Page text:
JJM: How was the book actually written?
FRAIM: While I really wasn’t that conscious of it at the time, I think it was written almost as something between therapy and jazz improvisation. In a sense, I was practicing what I was “preaching” in the book, showing Trane’s style with the writing itself. A key element in this was that I was discovering Coltrane for the first time. One of the things many readers mention to me is that the book has this air of discovery in it. Certainly it is not coming from a Coltrane expert. Rather it has the feel and excitement of finding something. I think this something was overall the power and magic of music. I felt an important thing in this discovery was to try to put myself into Coltrane’s mind and important for this it seemed that I should progress through his discography in a chronological order rather than haphazard listen to something from the early years and then the later years. To me, artists are much more interesting when their art is placed within the context of their period of time as well as their overall artistic output. For this reason, I surrounded myself with the music and events of the time surrounding the particular music of Trane. This included the leading music in rock and other areas as well as overall events of culture such as the top books, films, TV programs and politics. I always wrote with the music of the time in the background. For instance, in writing about Trane in the mid-60s, I listened a lot to the Byrds Eight Miles High.
It helped that I had a lot of friends who helped find all of Coltrane’s music. One was a top DJ on the famous old KRE-AM in Berkeley, one of the last progressive jazz stations before they were bought and changed by Inner City Broadcasting. It also helped to have a great used record store like the old Leopolds in Berkeley where you could find and buy almost any jazz album you could think of for a dollar or so.
JJM: Any future plans for the book?
FRAIM: I would like to say that there is a movie coming. Not necessarily from Spirit Catcher but rather something based on Trane’s life. And perhaps Tyner’s life. The stories or great artists lives is far more interesting to me than all of those biographies of politicians and movie stars we constantly are exposed to on television today. Films like Clint Eastwood’s Bird goes a long way in this area but I would like to see more exploration here. I think people like Spike Lee, Saul Zaentz (owner of Fantasy Films and Milestone records as well as producer of Amadeus), and Clint Eastwood would be ones to consider doing this.
JJM: In your opinion what was the defining non-musical event in Coltrane’s life?
FRAIM: Kicking his heroine habit in the late 50s.
JJM: Who was Coltrane’s musical soulmate?
FRAIM: I would say Thelonious Monk. It was Monk’s crazy antics which always made Trane laugh. Yet it was also the spaces Monk left in his music which gave Trane room to explore and try and fill them. But Calvin Massey and Yusef Lateef were also certainly close to Trane.
JJM: At the time Miles Davis invited Coltrane back into his band in the late 50s group, Miles’ music was, as you describe it, “sophisticated simplicity”. Coltrane’s music at the time was ever increasing in its complexity. In retrospect, was this merger a calculated move by Miles or was it a “beautiful accident”?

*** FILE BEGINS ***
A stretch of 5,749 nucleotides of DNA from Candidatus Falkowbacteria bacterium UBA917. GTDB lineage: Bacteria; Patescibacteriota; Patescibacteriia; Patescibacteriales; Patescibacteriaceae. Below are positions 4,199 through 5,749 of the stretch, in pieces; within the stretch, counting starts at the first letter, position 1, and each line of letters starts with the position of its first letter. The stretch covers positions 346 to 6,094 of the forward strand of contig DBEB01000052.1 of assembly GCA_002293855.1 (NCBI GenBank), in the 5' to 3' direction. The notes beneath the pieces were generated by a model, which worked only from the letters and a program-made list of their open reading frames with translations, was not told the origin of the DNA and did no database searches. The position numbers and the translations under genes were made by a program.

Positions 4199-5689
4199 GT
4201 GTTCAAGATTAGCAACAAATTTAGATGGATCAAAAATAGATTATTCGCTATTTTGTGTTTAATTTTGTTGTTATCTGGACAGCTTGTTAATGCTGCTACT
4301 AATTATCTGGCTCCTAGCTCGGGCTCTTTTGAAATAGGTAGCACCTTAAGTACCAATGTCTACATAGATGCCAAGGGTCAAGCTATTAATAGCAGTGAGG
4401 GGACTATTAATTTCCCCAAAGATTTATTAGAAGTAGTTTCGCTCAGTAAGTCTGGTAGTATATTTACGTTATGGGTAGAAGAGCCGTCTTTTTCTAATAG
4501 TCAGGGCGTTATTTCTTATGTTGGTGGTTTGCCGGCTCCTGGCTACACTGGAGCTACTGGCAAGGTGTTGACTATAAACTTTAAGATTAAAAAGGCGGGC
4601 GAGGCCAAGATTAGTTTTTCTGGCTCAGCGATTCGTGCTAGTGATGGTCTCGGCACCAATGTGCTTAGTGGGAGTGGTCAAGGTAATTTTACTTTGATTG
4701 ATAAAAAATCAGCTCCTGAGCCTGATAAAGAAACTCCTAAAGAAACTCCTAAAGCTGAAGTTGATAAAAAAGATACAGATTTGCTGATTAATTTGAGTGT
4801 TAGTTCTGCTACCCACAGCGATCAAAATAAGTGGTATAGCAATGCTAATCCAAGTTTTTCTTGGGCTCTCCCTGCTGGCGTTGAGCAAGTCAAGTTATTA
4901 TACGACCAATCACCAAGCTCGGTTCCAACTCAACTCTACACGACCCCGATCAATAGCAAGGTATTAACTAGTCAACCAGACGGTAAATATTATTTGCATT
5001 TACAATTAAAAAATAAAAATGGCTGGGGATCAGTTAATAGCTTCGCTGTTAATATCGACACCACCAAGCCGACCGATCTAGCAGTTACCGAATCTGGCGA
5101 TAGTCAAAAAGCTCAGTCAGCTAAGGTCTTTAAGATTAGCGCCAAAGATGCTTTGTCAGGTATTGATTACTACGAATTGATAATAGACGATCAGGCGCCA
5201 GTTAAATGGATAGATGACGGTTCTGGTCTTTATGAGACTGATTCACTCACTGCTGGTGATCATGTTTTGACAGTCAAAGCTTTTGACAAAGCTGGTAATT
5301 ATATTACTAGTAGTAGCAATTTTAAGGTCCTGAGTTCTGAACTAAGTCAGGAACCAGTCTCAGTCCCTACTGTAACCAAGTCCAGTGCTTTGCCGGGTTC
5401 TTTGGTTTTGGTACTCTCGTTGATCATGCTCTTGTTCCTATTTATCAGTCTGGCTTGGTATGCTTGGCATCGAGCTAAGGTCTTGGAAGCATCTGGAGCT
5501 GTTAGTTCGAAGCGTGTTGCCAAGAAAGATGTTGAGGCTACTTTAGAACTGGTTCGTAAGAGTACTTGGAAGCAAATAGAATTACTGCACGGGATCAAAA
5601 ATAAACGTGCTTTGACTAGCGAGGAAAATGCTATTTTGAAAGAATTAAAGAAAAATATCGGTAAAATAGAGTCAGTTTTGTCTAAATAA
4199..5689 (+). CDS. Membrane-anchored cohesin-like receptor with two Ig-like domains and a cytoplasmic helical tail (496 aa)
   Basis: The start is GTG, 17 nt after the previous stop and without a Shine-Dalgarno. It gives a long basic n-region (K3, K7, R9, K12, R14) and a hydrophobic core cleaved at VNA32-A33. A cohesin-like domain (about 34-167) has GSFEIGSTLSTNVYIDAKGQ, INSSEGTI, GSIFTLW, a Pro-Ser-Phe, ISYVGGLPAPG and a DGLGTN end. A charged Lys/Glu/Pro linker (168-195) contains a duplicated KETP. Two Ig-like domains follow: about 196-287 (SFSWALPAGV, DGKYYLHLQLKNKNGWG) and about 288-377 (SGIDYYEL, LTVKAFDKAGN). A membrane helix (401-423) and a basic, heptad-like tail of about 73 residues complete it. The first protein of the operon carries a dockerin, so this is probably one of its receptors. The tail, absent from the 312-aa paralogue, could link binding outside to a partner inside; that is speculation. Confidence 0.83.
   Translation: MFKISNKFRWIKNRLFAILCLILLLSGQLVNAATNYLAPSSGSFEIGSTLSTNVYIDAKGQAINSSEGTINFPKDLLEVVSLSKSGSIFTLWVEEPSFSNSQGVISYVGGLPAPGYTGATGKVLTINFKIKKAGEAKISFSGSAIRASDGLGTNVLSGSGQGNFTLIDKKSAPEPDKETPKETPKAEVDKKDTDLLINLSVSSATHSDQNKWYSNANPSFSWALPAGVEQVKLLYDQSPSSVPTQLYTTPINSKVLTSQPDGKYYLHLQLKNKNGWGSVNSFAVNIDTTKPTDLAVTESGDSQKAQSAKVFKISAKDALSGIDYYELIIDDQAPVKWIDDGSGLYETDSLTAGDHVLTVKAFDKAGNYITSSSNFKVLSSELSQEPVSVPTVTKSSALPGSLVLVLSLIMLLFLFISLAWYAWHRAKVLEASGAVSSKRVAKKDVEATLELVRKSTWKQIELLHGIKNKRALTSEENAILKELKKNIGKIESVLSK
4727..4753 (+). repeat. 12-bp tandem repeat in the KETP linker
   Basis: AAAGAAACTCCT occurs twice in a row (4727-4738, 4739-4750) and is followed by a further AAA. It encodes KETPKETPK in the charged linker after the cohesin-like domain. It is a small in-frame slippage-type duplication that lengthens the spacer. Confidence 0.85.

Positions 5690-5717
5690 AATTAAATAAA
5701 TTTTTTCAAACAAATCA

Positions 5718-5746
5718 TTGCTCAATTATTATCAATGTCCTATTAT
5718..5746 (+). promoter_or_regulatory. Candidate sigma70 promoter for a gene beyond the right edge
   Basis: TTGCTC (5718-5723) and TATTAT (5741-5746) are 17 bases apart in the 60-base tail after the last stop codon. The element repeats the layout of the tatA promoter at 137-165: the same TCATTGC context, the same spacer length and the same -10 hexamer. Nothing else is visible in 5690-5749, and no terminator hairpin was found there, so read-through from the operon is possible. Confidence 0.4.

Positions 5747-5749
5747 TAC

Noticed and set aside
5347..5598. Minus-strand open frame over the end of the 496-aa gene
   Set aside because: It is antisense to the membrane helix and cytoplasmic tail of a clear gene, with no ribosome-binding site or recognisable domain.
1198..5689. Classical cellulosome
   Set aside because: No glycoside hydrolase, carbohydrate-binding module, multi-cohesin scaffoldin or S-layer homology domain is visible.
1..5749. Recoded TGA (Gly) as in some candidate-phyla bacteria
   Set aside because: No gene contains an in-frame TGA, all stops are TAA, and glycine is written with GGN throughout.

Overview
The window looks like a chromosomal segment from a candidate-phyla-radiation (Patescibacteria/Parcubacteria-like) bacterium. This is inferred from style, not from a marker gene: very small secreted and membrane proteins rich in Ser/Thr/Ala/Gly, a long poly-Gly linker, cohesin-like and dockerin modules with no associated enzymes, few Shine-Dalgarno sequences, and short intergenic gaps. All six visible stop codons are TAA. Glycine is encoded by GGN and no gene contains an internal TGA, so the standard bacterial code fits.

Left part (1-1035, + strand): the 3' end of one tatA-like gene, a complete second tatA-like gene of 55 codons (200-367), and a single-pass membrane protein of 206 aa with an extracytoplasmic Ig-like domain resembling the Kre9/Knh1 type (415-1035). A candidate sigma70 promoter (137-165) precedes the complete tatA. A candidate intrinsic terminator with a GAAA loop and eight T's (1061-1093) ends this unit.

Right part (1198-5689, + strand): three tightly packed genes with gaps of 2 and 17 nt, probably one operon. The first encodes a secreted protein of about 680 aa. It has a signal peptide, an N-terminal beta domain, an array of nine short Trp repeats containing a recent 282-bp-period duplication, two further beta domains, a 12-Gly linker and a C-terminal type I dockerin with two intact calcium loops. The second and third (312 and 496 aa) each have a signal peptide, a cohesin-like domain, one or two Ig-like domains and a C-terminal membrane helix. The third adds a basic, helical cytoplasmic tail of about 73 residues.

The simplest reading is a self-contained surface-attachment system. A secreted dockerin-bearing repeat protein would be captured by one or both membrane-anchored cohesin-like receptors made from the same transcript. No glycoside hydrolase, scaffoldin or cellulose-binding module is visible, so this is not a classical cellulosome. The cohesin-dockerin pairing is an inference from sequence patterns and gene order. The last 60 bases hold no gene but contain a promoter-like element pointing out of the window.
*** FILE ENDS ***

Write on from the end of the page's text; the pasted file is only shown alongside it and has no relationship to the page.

FRAIM: Its an interesting question. I think you could say that Miles went a long way towards setting up beautiful accidents. Take the album Kind of Blue (1959). The album presents frameworks to work in so you could say this was calculated on Miles’ part. Yet, these frameworks were conceived only hours before the recording session. The result is astonishing. There are few higher things in music than listening to Trane come in on “So What.” In a way, it signals his powerful re-entry into the forefront of music.
JJM: What is the defining Coltrane recording prior to A Love Supreme?
FRAIM: A good question. For me I would say Giant Steps (1959) because it opened up a lot of new possibilities to Trane and cleared the way for his revolutionary music in the 60s when he led his own group.
JJM: Would you consider Coltrane a “heroic” figure?
FRAIM: Yes I would because my greatest heroes are artists and Trane certainly was one of the great artists of our era. But sometimes there is a fine line between great heroic and great tragic figures. His efforts to push the boundaries of music were definitely heroic. Yet some might say that the ending years of his life were tragic – he died relatively young (41 years old) and his music was becoming increasingly difficult to understand (Interstellar Space). Overall, Coltrane’s life progressed very much like the sections of his A Love Supreme – from “acknowledgement,” then “pursuance,” to “resolution” and finally to “psalm.”
JJM: What is John Coltrane’s legacy?
FRAIM: I think Trane will be remembered as the person who brought spirituality into music of the modern era.
JJM: What are you doing now?
FRAIM: I’ve just moved to Sonoma County, an hour north of San Francisco. I have other projects with my publishing company Great House. Also, I was asked by my friend Ben Stone, Director of the Sonoma County Economic Development Board to help start a jazz society up here.
JJM: Where can one get a copy of Spirit Catcher?
FRAIM: It should be available in most bookstores. If you can’t find it, you can get it from Amazon.Com by clicking on the link below.
The Life and Art of John Coltrane
John Coltrane products at Amazon.com
If you enjoyed this interview, you may want to read our interview with John Coltrane pianist McCoy Tyner.